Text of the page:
St Mary the Virgin, St Mary in the Marsh

St Mary the Virgin, St Mary in the Marsh
Church of St Mary the Virgin

The Church of St Mary the Virgin lies in the heart of St Mary in the Marsh, next to the local public house, The Star, and a few houses. The present church was built in the mid 12th century but it is probable that there was a Saxon church on the site originally known as "Siwold's Circe", which was probably built of wood.

After the Norman conquest, this was superseded by a stone church with a splendid Norman tower. This tower of Kentish ragstone, together with the west wall of the nave, are the oldest parts of the building and date from about 1150. The spire was not added to the tower until the mid fifteenth century, circa 1450.

Early in the thirteenth century, about 1220, the chancel of the Norman church was extended to the present east wall, and the north and south walls were pierced for the insertion of the Early English arches. The north and south narrow aisles were then added. At the east end of the north aisle was the chapel of St Michael.

Both altars were separated from the body of the aisles by coloured and gilded screens. The short moulded beam across the south aisle formed part of one of these wooden screens. The stone chancel arch which divided the chancel from the nave has been lost but it is not known at what date or for what reason. Under this arch there was a rood screen with a figure of the Crucified Lord upon the Cross.

On the south wall of the chancel are two stones seats, called sedilia, which were for the use of the deacon and sub-deacon in pre-Reformation times, when the ceremonial was long and elaborate. These seats are surmounted by hood moulds which terminate in interesting stone corbels, the one a grinning mask, the other, the tonsured head of a priest, all of Caen stone brought over by the Norman stonemasons to the ancient Cinque Port of New Romney by boat.

Eastwards, from the sedilia, will be seen two circular depressions in the stone work. These are piscinae or basins, used for the ceremonial washing of the priest's hands before the consecration of the Holy Elements, the second one for the ablution of the chalice after the mass. They both retain their original drain-holes so that water, used for so sacred a purpose, would flow down into consecrated ground. The piscinae are also under a chamfered hood mould, ending in daggerstops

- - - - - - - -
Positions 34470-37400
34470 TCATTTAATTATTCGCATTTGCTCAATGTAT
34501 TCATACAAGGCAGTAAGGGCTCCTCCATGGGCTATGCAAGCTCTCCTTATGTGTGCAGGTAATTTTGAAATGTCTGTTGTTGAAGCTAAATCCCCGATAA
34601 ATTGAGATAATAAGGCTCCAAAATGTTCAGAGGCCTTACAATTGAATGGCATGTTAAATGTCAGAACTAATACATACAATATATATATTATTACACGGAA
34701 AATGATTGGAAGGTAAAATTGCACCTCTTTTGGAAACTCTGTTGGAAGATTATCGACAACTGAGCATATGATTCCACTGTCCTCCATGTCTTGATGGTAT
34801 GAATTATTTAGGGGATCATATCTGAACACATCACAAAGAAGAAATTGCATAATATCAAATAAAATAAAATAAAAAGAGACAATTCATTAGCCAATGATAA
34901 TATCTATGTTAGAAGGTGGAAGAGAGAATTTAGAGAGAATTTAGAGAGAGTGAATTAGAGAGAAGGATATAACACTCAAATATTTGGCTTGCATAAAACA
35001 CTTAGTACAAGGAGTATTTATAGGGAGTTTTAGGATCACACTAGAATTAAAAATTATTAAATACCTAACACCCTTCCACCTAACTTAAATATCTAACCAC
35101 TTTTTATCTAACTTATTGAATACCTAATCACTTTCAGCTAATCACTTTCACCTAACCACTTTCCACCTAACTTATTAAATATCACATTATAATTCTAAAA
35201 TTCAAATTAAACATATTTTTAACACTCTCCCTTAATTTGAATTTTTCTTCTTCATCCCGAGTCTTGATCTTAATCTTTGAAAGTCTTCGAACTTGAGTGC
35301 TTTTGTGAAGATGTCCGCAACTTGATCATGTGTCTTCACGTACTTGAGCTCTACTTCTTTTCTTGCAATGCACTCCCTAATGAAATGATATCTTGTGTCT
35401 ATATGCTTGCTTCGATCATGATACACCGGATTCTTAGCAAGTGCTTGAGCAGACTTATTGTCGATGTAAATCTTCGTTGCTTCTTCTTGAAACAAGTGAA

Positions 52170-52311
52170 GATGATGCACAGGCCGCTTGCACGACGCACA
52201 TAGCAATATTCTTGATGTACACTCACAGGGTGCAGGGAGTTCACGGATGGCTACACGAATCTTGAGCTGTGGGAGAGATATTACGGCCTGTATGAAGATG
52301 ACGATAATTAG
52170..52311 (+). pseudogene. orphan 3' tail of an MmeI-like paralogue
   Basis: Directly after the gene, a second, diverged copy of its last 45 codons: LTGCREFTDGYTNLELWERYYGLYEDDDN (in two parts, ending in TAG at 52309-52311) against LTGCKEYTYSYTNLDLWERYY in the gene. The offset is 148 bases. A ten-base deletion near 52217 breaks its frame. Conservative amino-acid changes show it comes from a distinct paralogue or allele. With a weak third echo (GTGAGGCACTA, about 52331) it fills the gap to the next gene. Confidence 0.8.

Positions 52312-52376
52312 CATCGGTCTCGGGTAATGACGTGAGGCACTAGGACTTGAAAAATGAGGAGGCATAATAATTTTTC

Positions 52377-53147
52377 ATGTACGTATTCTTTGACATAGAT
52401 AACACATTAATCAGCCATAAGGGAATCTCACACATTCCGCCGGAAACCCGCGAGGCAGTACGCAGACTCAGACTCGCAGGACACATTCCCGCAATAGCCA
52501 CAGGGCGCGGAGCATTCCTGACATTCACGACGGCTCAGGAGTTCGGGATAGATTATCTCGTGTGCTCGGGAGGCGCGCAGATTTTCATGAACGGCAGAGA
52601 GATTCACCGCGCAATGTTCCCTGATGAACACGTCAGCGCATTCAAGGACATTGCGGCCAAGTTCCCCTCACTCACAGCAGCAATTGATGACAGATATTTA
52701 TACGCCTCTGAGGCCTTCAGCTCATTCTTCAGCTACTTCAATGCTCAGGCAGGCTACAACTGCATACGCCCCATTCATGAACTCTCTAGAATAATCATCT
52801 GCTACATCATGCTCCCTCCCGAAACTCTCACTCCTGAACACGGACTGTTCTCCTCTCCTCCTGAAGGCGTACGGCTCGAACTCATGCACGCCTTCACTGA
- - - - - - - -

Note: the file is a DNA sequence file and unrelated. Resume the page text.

The elegant thirteenth century pillar which divides the has the typical water-holding moulding of that period at the base. Thepiscinae and the sedilia are extremely well preserved and interesting examples of early thirteenth century work. The double drains are rare, and do not occur after 1300, when the Pope decreed that the celebrant at the Mass might drink the ablution just as is done in the Anglican church today.

The oak altar, with its four riddell posts, was fashioned by a local craftsman, the late Charles Link of Newchurch, in 1947. He had cut down the oak and seasoned it in his timber yard for some fifteen years. The altar and the posts are entirely wooden-pegged.

Above the altar, the five light east window, with its delicate tracery, dates from the fifteenth century and replaced an Early English lancet of three lights, the shafts however remain in their original position with their slender elegant pillars and moulded corbels and bases retaining their thirteenth century water-holding moulding.

On the north wall of the sanctuary will be seen a small rectangular piece of Caen stone which marks the original length of the chancel. On the sanctuary floor may be seen some of the old patterned encaustic tiles which cost 2%d (approx I new penny) per hundred in the thirteenth century.

The stone font near the south door, symbolic of a child's entry into the great Christian family, is of fourteenth century date and has a fine wooden Jacobean cover. Opposite, on the north wall, are the Royal Arms of III, which date from 1775.

There are only two brasses, to Matilda Jamys and her son William Gregory, the former dated 1499 and the later from 1502. Matilda has a butterfly wing head dress and William wears the typical long Henry VII dress.
Text courtesy of Anne Roper, Churchwarden 1903 - 1988

The church is open to visitors every day from 9.00am until dusk.

Inside of St Mary the Virgin

Edith Nesbit

Inside the church is a memorial plaque commemorating Edith Nesbit, author of "The Railway Children", who lived at St. Mary's Bay. She was buried in the churchyard where her grave is marked by a wooden grave marker made by second husband, Thomas Terry Tucker.

Edith Nesbit buried in the churchyard
Edith Nesbit buried in the churchyard

Plaque remembering Edith Nesbit
Plaque remembering Edith Nesbit